Charitable Quandary


Five minutes ago I was driving in my car with a disheveled middle-aged woman who asked me for a ride. I initially hesitated when she asked because I knew three things: she would eventually ask for money, she didn’t look healthy, and it was only a losing proposition for me.

I said yes. Not because one of my goals for the year was to “Help a Stranger” (which has only just occurred to me in this moment), but because I feel sometimes that these opportunities are tests of character. She got in my car after putting out her cigarette and placing the surviving half of it in her pocket for later. She told me her car had run out of fuel at her ex-boyfriend’s apartment and she needed a ride back to it. She was unemployed and didn’t always have a place to stay, but was “trying to find something off-the-books.” Eventually, the lady requested “a few dollars,” which shortly thereafter became “eight or nine dollars for gas.” This felt like more than a few dollars to me (despite a $4/gallon price tag at the moment). I offered her $5 to get her started, which I was skeptical would go towards gas anyway.

She continued to tell me her story the entire ride, which probably lasted about 7-8 minutes. I noticed some minor inconsistencies, but didn’t question them because of a slight but nagging concern about what her dirt-colored trenchcoat might conceal. I dropped her off where she requested, gave her a five-dollar bill outside of the car (wasn’t about to take my wallet out with her sitting next to me), and went on my way.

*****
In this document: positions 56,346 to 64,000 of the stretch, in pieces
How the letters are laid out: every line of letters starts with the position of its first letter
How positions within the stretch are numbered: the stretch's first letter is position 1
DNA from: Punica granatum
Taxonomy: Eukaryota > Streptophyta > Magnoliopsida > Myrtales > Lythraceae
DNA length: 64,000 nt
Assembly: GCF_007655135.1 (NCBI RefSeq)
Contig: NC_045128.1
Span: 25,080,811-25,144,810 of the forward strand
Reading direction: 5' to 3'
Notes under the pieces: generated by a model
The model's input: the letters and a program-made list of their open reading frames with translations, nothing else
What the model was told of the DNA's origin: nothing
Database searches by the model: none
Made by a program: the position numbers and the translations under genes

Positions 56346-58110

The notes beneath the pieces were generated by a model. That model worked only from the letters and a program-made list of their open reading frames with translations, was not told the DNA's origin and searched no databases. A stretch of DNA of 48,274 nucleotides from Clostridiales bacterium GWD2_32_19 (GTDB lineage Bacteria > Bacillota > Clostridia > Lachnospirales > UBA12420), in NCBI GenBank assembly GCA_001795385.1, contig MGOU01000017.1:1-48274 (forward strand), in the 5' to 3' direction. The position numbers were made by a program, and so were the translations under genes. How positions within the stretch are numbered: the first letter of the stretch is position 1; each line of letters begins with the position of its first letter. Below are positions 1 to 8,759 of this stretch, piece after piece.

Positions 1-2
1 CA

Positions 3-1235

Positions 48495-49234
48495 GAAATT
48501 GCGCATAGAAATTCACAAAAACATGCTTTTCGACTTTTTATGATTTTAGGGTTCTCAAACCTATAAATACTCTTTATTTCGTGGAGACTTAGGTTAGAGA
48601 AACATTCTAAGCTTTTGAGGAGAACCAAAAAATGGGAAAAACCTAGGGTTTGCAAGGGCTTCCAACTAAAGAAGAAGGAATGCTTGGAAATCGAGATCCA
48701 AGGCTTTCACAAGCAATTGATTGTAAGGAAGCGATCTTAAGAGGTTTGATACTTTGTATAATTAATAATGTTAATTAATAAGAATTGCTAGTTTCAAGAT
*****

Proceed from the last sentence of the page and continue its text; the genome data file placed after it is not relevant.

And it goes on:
On the return trip, I couldn’t help but think about where that $5 will be going. I also thought about where that $5 would go if it stayed in my pocket. I hesitate to pass judgement on others, and it was for this reason that I took her on as a passenger in the first place. Whether that $5 would buy me an extra beer next weekend, or her a new pack of cigarettes (or worse), it is trivial in the grand scheme of my own life, but perhaps it’s not so trivial in hers. I don’t know where that $5 will go, and I by no means intend to support any counterproductive spending of it, but what I do know is that it probably means a lot more to her than it means to me. It’s for that reason that I feel I made the right decision. Some might consider my choice to be naïve, but I’d like to believe differently.

Have you ever helped a stranger? If you had the chance, would you?


4 responses to “Charitable Quandary

  • Amanda

    I’ve given my brown bag lunch to homeless people in Downtown Miami. I figured food was better than money and at least I could buy something.

  • Teacher Girl

    It’s funny because the teacher/mom figure in me was worried about you the whole time I was reading this. I think what you did was very sweet and something that most people, including myself, probably wouldn’t do. I am more inclined to buy a homeless person coffee or a meal. In any case, doing something nice for someone is always very cool.

  • Deidre

    a woman once asked me for a ride back to her car and I was about to start a road trip going in the opposite direction so I didn’t give it to her, but my friend who was with me was appalled I’d even consider it.

  • Robin @ our semi organic life

    I’ve never done anything like this. I’ve only heard horror stories. A close friend’s story started out like yours – then got much worse. Thankfully nothing terrible happened but we all yelled at her for being so gullible and as a single young female driving strangers around in a bad neighborhood not having more sense!

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